Last week, a royal commission began exploring just how a scheme that once promised $3.9 billion in savings turned out to be a landmark scandal in public administration.
Every Australian has a stake in learning from a scheme that is about to pass into history. All but the most privileged Australians have to place their trust in government at key moments in our lives. We find ourselves hoping for the NDIS plan for our child, the aged care package for our parent. All of us need to know that our government's approaches can be called out and tested against basic principles of consistency and fairness. The persistence of robodebt across five years underlines that the rule of law arrives too late or not at all for many everyday Australians.
When they hear the word ‘‘robodebt'', Australians should not see politicians. We need to see the young woman who hid the debt letter in terror of her partner. The Townsville tradie who cancelled his JobSeeker payment and lived in poverty fearing further debts. The parent whose world was crashing down, trying to fake a smile as their children played with them.
Too often, lawyers or advocates help one person experiencing injustice but are left wondering: what happens to those who do not complain? Those without resources? Life-changing government decisions should never reflect our ability to argue back, our financial resources or our sheer exhaustion. This royal commission can call for a forceful Advocate-General for our social security system. Such an office can work with the legal community and onthe-ground advocacy groups to ensure legal issues are never disappeared again.
Next, we must bust open the black box that hides so much of our government, its internal policy and practices. Greater transparency is about preventing grievous harm happening in our communities. The road to robo-debt was paved with secrecy. The operational blueprint outlining when cases would be averaged was never published until a court order. Services Australia never tracked the cases it averaged. When averaging was ruled unlawful, it took 649 staff five months to find the 433,000 legally baseless ‘‘debts''.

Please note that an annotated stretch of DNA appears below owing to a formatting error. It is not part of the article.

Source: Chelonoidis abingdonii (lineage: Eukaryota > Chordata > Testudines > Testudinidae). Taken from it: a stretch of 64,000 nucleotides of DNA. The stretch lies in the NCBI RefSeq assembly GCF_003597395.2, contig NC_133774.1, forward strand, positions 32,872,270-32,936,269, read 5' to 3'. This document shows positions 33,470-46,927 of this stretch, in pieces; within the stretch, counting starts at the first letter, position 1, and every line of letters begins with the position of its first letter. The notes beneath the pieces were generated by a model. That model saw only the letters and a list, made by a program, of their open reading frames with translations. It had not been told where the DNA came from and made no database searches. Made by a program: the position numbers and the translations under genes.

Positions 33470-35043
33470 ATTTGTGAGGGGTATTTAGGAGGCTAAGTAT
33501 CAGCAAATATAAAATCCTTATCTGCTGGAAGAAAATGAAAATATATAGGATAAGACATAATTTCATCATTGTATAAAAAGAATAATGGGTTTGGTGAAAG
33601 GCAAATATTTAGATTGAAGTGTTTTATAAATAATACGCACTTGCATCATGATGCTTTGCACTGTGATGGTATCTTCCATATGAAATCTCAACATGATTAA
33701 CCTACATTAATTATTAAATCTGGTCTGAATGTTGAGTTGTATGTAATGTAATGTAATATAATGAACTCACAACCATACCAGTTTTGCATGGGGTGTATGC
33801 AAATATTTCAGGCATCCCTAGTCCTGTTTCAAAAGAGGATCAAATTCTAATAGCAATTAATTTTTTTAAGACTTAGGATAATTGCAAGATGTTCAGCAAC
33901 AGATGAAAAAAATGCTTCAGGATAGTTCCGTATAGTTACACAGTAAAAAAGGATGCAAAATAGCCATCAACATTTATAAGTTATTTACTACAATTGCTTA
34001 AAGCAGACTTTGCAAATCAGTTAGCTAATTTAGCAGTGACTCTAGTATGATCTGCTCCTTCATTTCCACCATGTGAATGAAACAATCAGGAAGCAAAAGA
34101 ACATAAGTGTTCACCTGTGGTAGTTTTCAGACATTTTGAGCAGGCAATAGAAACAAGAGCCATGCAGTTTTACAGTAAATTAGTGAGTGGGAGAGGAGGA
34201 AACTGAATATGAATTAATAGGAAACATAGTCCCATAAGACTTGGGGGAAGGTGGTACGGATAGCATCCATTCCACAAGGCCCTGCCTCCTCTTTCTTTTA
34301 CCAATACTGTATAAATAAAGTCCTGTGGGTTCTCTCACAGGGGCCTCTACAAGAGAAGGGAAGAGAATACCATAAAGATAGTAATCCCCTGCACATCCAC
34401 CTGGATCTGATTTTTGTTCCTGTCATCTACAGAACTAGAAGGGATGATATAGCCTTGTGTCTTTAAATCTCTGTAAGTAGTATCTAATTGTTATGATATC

At the royal commission, the secrets keep flowing. Last week we heard there were warnings within the Department of Social Services that the scheme could be unlawful in 2014. The commission heard of a 2018 ‘‘draft'' legal advice warning of a lack of legal foundation for the scheme. But then we learnt of a practice whereby such advice could be kept in ‘‘draft'' form and not given any status by the department.
Only a few days into gathering evidence, Commissioner Catherine Holmes said she was ‘‘appalled'' at that. Evidence has not been heard yet on whether senior leaders, political or bureaucratic - were aware of these warnings. The testimony of another commission witness raises even deeper questions. This official's reaction when he first heard the robo-debt concept was to dub it ‘‘unethical'' and a form of ‘‘speculative invoicing''. But in the rush to make savings, voices such as his were lost.
The robo-debt system was simply assumed into being from a rushed pilot. As a nation we literally banked on social exclusion. The result was a massive Jenga tower of unlawful debt, impervious to accountability.
This royal commission is a chance to reject the culture and mindsets that hurt so many people. We must confront how our social security system is scripting lives of disempowered suffering instead of supporting safety, work, families and care in our country.
This article was first published in The Age Opinion section, Every Australian has a stake in learning from the robo-debt scandal
Dr Darren O'Donovan is senior lecturer in administrative law at La Trobe Law School.
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